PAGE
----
Six hundred teen pilgrims brave cold to ‘Walk in Truth’

By Erik Zygmont
Twitter @ReviewErik
The unseasonable cold and wind at the Archdiocese of Baltimore’s 21st annual Youth and Young Adult Pilgrimage left walkers with little choice but to enjoy it.
“I’m Lee Benson; I’m from St. Ignatius in Hickory; I’m in my second year at seminary, and I can’t feel my face!” yelled seminarian Lee Benson from the stage at the pre-pilgrimage rally at St. Mary’s Spiritual Center, located at 600 N. Paca St., the morning of March 28.
“We’re not the smartest seminarians,” quipped Zachary Crowley, a fellow future priest. “None of us brought hats or gloves.”
To view a slideshow of the day, navigate the arrows below.  
Despite the cold, an estimated 600 teens from across the archdiocese, many of them youth ministry participants or confirmation candidates, joined seminarians, priests, Bishop Denis J. Madden and Archbishop William E. Lori, cheerfully walking more than three miles to the theme “Walk in Truth.”
Stops on the all-day pilgrimage included eucharistic adoration at the Basilica of the National Shrine of the Assumption of the Blessed Virgin Mary; a John Angotti concert at Cristo Rey Jesuit High School; Stations of the Cross at Holy Rosary in Fells Point; and a concluding Mass in celebration of Palm Sunday at St. Casimir in Canton.
While different parishes took turns carrying a large wooden cross, all pilgrims carried small, personal wooden crosses on which were written names of people for whom they prayed.
Many wore buttons in memory of Mark Pacione, who helped develop the archdiocesan division of youth and young adult ministry, which he led until 2009. Pacione died suddenly in December.
“In a very personal way, your presence here today brings me a lot of inspiration and a lot of encouragement,” Archbishop Lori said at the pre-pilgrimage rally.
He acknowledged that 600 teens walking through downtown Baltimore would be a spectacle.
“Somebody might just ask us what the heck we are doing,” he said. “We’re here on the streets of Baltimore to bear witness to Jesus.”

“Truth can be uncomfortable,” Archbishop Spalding High School senior Gabby Mrozek said to the crowd. “It takes walking your faith no matter what your friends or people think.”
Sporting a baseball cap with the words “I’m Catholic and I know it,” 17-year-old Armando Fernandez seemed to be able to handle the truth.
“I’m involved to grow in my faith and to help others as they go through the same thing that I am,” said Fernandez, an avid participant in the National Catholic Youth Conference and the Baltimore Youth Catholic Conference, held on alternate years.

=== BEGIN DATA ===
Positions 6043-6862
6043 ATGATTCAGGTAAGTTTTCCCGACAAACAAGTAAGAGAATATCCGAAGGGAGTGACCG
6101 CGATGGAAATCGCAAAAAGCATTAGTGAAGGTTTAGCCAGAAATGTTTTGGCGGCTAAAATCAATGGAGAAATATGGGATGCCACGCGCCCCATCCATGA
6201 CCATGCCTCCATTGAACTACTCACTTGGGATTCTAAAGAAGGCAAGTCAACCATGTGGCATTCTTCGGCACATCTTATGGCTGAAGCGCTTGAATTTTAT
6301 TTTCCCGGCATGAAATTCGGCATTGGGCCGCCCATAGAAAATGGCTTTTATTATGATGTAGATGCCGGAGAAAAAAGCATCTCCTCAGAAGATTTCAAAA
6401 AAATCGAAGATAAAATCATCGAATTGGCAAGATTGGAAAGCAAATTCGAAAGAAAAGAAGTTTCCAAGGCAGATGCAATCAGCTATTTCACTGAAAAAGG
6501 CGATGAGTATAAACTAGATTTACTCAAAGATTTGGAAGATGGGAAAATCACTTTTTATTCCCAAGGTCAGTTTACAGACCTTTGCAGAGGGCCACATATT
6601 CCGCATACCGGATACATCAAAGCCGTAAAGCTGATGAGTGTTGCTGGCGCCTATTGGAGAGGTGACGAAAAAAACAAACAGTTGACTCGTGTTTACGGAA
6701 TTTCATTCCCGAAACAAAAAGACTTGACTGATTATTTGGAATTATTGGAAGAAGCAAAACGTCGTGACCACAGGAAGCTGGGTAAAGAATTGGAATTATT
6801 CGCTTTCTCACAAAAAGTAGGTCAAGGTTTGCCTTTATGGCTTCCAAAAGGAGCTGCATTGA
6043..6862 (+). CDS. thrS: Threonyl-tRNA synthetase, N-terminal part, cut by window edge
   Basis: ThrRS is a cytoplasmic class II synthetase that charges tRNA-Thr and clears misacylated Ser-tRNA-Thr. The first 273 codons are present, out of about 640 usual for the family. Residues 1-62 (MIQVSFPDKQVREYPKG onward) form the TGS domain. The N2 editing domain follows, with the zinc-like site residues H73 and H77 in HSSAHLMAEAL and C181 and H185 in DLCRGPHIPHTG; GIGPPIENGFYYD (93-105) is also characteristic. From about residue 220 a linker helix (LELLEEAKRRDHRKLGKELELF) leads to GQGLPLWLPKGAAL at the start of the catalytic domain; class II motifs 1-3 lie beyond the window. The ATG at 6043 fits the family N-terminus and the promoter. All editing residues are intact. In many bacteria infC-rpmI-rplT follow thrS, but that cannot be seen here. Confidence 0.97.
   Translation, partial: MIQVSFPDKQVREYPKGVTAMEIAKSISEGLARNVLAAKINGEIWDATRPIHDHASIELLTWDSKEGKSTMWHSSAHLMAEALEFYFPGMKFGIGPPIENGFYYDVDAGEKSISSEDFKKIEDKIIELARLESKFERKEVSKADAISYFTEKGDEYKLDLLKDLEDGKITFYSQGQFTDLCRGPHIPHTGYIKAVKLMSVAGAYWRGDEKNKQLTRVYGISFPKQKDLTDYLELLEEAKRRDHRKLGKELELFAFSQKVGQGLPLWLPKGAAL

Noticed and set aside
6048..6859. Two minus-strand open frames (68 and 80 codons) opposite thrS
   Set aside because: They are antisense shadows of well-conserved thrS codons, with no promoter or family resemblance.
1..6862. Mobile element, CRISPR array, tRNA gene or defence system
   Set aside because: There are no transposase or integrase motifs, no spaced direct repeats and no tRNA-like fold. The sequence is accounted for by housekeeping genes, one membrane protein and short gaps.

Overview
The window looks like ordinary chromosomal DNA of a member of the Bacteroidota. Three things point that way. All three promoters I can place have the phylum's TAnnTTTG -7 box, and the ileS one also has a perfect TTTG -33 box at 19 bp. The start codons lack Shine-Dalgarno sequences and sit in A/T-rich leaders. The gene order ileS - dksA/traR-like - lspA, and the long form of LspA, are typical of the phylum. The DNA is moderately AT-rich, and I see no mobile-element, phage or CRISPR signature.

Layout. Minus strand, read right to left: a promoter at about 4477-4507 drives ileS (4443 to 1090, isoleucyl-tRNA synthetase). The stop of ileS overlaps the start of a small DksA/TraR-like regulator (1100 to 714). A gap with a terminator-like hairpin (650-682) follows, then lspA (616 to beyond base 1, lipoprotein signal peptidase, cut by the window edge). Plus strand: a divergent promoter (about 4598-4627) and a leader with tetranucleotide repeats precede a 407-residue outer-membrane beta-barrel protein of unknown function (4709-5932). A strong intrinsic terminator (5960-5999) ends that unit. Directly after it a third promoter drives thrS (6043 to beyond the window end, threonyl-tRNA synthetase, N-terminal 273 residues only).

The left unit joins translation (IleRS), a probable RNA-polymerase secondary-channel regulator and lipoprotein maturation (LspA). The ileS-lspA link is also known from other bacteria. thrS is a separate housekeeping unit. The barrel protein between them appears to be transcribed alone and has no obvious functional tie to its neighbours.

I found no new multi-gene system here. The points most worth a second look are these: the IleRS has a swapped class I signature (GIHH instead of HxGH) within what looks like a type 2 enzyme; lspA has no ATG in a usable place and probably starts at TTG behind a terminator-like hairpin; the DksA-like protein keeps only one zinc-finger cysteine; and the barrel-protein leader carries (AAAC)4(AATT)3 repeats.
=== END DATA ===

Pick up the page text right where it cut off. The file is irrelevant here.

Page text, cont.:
“I’m attending the pilgrimage to see other great Catholic teens,” he added.
Fernandez, a parishioner of the Catholic Churches of Glen Burnie, sees his Catholic peers on a weekly basis, thanks to his parish’s active youth ministry. Dan Miller, in his first year as youth minister in Glen Burnie, where Church of the Crucifixion, Good Shepherd and Holy Trinity share a pastor and other resources, said nearly half his confirmation candidates walked in the pilgrimage, and a group of others were planning to feed the priests and seminarians before the archdiocese’s March 30 Chrism Mass.
“Between the pilgrimage and Chrism Mass, we have over three-quarters of our teens participating,” Miller said, adding that, thanks to effective evangelization from Glen Burnie’s youth ministers, he didn’t have to twist any arms.
Appealing to human curiosity didn’t hurt either.
“I told them,” Miller said, “they would get to see what the archbishop eats for lunch.”
“Even though it’s freezing cold, it’s fun to walk around with fellow Catholic youths,” said Tanairryn Sorto, 17, a Glen Burnie parishioner.
As a peer minister, Sorto helps confirmation candidates prepare for the sacrament that was a “life-changing experience” for herself.
“I got to see that through others I could become more connected to God and my faith,” she said.
Corrina Murphy, 14, a confirmation candidate at St. Francis of Assisi in Fulton, called the pilgrimage “a new experience.”
“I’m enjoying walking with a bunch of other people,” she said. “There’s more of a connection.”
Archbishop Lori touched on the same sentiment in his homily at eucharistic adoration at the basilica, the first stop on the pilgrimage. After getting lost while walking around Rome, he “did what any sensible person would do,” and bought himself a cappuccino.
He also received frank advice from a priest on how to survive Rome: “You had better not walk alone.”
“I’m going to give the same advice to you,” Archbishop Lori told the teens packing the basilica. “Walking with Jesus means walking with one another. That’s why he gave us the church.”
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